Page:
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From the Centers for Disease Control and Prevention
March 10, 1999

Needs Assessment Following Hurricane Georges—Dominican Republic, 1998

Author Affiliations

Copyright 1999 American Medical Association. All Rights Reserved. Applicable FARS/DFARS Restrictions Apply to Government Use.1999American Medical AssociationThis is an open-access article distributed under the terms of the Creative Commons Attribution License, which permits unrestricted use, distribution, and reproduction in any medium, provided the original work is properly cited.

JAMA. 1999;281(10):890-891. doi:10.1001/jama.281.10.890

MMWR. 1999;48:93-95

Hurricane Georges struck the Carribean Islands in September 1998, causing numerous deaths and extensive damage throughout the region. The Dominican Republic was hardest hit, with approximately 300 deaths; extensive infrastructure damage; and severe agricultural losses, including staple crops of rice, plantain, and cassava. Two months after the hurricane, the American Red Cross (ARC) was asked to provide food to an estimated 170,000 families affected by the storm throughout the country. To assist in directing relief efforts, CDC performed a needs assessment to estimate the food and water availability, sanitation, and medical needs of the hurricane-affected population. This report summarizes the results of that assessment, which indicate that, 2 months after the disaster, 40% of selected families had insufficient food ≥5 days per week and 28% of families reported someone in need of medical attention.

A household survey was performed using a modified cluster-sampling method1 to select persons from the first 33,000 families identified by the ARC as beneficiaries to receive support. The country was divided geographically into clusters. Using a random number generator, 30 clusters were selected with probability proportional to the number of households within a cluster. One adult family member was interviewed from each of seven selected households within each cluster. A total of 207 interviews were completed, representing 1414 persons. Respondents were asked about availability of food, water, and housing, and medical needs and storm preparation.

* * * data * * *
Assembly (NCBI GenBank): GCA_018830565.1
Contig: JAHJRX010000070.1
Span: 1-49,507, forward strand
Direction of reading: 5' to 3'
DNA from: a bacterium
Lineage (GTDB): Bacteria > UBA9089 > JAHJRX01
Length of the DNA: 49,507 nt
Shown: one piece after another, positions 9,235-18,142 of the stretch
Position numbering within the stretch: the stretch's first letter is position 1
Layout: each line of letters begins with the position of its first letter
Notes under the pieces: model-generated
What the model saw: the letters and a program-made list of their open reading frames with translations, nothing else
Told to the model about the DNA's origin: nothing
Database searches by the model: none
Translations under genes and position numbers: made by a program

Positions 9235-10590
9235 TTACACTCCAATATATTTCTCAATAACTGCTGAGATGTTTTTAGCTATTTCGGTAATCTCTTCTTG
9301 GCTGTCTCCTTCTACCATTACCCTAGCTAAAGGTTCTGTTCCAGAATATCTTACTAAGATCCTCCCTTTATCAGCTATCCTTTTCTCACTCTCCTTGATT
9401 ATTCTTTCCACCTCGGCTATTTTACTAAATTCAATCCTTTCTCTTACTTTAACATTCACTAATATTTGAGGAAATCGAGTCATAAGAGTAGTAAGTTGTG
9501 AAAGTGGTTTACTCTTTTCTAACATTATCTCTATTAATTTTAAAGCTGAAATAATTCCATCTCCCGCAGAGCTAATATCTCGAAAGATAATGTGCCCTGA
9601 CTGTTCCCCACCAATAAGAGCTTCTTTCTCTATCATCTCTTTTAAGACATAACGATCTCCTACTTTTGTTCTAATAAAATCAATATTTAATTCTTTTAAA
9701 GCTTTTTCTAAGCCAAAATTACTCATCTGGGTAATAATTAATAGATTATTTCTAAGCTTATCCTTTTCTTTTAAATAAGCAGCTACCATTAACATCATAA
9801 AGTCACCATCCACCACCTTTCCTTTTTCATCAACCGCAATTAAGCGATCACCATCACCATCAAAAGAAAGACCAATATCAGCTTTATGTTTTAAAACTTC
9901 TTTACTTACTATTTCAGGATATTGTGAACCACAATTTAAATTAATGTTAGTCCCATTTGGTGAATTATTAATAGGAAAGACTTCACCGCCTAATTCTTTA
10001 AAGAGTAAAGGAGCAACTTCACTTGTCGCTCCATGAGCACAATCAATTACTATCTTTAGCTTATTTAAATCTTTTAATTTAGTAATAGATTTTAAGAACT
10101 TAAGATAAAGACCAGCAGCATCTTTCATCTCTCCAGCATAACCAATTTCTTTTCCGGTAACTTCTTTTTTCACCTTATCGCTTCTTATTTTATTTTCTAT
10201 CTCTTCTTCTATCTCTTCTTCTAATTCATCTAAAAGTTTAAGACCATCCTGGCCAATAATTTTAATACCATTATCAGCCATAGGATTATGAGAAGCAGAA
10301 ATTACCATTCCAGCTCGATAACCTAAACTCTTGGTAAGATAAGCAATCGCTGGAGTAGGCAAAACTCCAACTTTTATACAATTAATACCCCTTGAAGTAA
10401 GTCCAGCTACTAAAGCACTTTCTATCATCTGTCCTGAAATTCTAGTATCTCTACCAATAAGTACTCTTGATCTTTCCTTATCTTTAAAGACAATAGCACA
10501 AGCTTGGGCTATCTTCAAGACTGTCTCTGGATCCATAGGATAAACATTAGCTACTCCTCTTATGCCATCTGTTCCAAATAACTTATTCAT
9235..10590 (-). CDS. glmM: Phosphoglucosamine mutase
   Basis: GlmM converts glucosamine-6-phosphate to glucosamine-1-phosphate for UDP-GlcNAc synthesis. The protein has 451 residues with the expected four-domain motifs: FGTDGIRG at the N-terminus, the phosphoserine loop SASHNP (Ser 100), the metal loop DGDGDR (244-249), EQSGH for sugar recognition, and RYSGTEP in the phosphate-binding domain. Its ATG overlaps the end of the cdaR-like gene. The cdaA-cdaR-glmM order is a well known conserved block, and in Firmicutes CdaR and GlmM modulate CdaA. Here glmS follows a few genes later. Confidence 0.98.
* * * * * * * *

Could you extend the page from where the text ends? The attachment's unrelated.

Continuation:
Data were analyzed using EpiInfo 6.1.2 Frequencies of variables were calculated for the population as a whole. Two groups of beneficiaries were considered by ARC: persons residing in groups in migrant farm worker settlements (i.e., bateys) (35 of 207 households) where baseline conditions were thought to be more harsh, and persons residing in shelters (50 of 207 households) who had been displaced from their homes and resources. Conditions for persons in bateys and shelters were compared with conditions for persons residing in other housing at the time of the survey.

Food Availability

The availability of food decreased dramatically after the hurricane. Respondents from 167 (83%) of 202 households reported insufficient food since the hurricane, compared with 107 (53%) of 202 who reported insufficient food before the storm (p<0.01). Of 202 households, 174 (86%) reported not having enough food ≥1 day per week. Of 201 households, 13 (7%) reported insufficient food for ≥5 days per week before the storm and 59 (29%) of 203 households after the storm. Of 202 households, 70 (35%) reported having enough food in their home for the next 3 days. At the time of the survey, relief services were providing food for 45 (23%) of 207 households; 38 (82%) of these families reported insufficient food despite the support.